History: History of Ideas

History of Science

Literature and Literary Criticism: General Criticism and Critical Theory

Reviews

"Dawson lucidly traces the afterlife of Cuvier's incorrect “law of correlation” in Victorian Britain and the United States. The idea seeped into science, irking biologist T. H. Huxley and, argues Dawson, subtly influencing Charles Darwin's thinking on natural variation.”

Nature

"You will be amply rewarded by Dawson’s meticulous evocation of a colourful cast of characters and their equally colourful times."

New Scientist

"An elegant dissection of the history of an idea. . . . A fascinating history of an eighteenth-century French idea in Victorian hands."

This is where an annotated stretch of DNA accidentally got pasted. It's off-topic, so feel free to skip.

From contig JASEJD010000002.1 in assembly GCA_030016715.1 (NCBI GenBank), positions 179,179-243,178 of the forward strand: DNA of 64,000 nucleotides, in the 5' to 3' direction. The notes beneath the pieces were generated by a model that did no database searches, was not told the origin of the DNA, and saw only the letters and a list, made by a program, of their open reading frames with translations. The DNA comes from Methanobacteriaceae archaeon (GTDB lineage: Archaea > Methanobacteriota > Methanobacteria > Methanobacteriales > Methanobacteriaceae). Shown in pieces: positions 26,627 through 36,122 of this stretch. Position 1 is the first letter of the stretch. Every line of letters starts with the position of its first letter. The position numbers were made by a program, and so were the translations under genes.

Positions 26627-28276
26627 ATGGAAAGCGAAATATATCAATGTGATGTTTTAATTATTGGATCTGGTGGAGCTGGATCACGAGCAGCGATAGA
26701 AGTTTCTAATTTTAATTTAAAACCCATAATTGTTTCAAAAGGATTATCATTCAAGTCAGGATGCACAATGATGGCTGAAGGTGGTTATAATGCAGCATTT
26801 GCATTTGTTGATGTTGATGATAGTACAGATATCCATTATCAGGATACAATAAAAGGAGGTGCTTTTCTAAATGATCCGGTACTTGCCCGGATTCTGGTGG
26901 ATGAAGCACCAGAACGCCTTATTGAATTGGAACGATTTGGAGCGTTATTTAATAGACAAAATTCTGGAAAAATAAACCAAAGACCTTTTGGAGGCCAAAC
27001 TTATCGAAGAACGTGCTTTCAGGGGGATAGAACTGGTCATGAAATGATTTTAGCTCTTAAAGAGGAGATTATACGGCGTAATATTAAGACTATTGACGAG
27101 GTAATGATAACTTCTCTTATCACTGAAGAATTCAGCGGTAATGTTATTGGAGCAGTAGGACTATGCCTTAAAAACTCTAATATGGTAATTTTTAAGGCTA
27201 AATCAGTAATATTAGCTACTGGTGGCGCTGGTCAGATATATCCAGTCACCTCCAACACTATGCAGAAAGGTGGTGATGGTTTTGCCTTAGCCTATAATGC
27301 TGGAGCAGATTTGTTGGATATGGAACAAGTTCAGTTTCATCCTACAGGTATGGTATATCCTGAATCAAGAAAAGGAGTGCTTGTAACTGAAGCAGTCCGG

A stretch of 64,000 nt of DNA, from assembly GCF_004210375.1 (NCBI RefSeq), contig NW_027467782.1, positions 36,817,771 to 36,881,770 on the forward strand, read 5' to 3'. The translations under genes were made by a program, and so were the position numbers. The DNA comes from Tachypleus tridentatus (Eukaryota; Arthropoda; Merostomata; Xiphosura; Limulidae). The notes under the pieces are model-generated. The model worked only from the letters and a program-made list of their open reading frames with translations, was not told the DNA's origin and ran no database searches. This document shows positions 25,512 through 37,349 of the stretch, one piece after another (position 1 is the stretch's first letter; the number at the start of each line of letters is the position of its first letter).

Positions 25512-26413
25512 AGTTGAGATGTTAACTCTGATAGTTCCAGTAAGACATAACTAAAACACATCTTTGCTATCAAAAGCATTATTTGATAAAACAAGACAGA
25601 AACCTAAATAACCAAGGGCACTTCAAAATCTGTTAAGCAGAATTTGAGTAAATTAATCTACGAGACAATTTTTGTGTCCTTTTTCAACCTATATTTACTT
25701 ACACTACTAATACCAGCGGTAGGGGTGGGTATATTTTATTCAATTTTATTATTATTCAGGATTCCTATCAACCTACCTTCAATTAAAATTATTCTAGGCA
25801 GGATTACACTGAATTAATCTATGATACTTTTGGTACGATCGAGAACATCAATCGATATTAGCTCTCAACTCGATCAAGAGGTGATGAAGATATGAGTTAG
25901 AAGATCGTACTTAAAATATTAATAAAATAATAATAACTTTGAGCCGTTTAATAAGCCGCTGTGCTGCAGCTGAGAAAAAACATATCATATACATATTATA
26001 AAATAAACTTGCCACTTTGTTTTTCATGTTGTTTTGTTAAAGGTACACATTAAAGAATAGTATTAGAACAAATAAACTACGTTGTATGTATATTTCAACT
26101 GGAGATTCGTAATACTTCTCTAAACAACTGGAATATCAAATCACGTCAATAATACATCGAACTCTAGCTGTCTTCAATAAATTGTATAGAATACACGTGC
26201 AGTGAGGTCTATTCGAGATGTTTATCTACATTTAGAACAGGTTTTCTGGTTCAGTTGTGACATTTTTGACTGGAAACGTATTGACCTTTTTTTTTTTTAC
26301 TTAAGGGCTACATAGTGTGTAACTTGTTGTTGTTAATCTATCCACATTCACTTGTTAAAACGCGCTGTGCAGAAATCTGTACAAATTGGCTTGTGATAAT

Times Literary Supplement

"[A] pleasure to read, thanks to Dawson’s lively style and his tight grip over his argument as it leads us between Paris, London, New Zealand, New England, the Crimea and elsewhere. This book deserves to be read well beyond the domain of ‘earth science history’. In its distinctive blend of methodologies, its integration of remarkably diverse source materials, its bridging of the gap between histories of scientific controversy and histories of ‘popular science’, and its combination of fine-grained local analysis with a transnational and longue durée narrative, Show Me the Bone merits the close attention of anyone interested in the making of science in the age of industrial print culture."

Ralph O’Connor | British Journal for the History of Science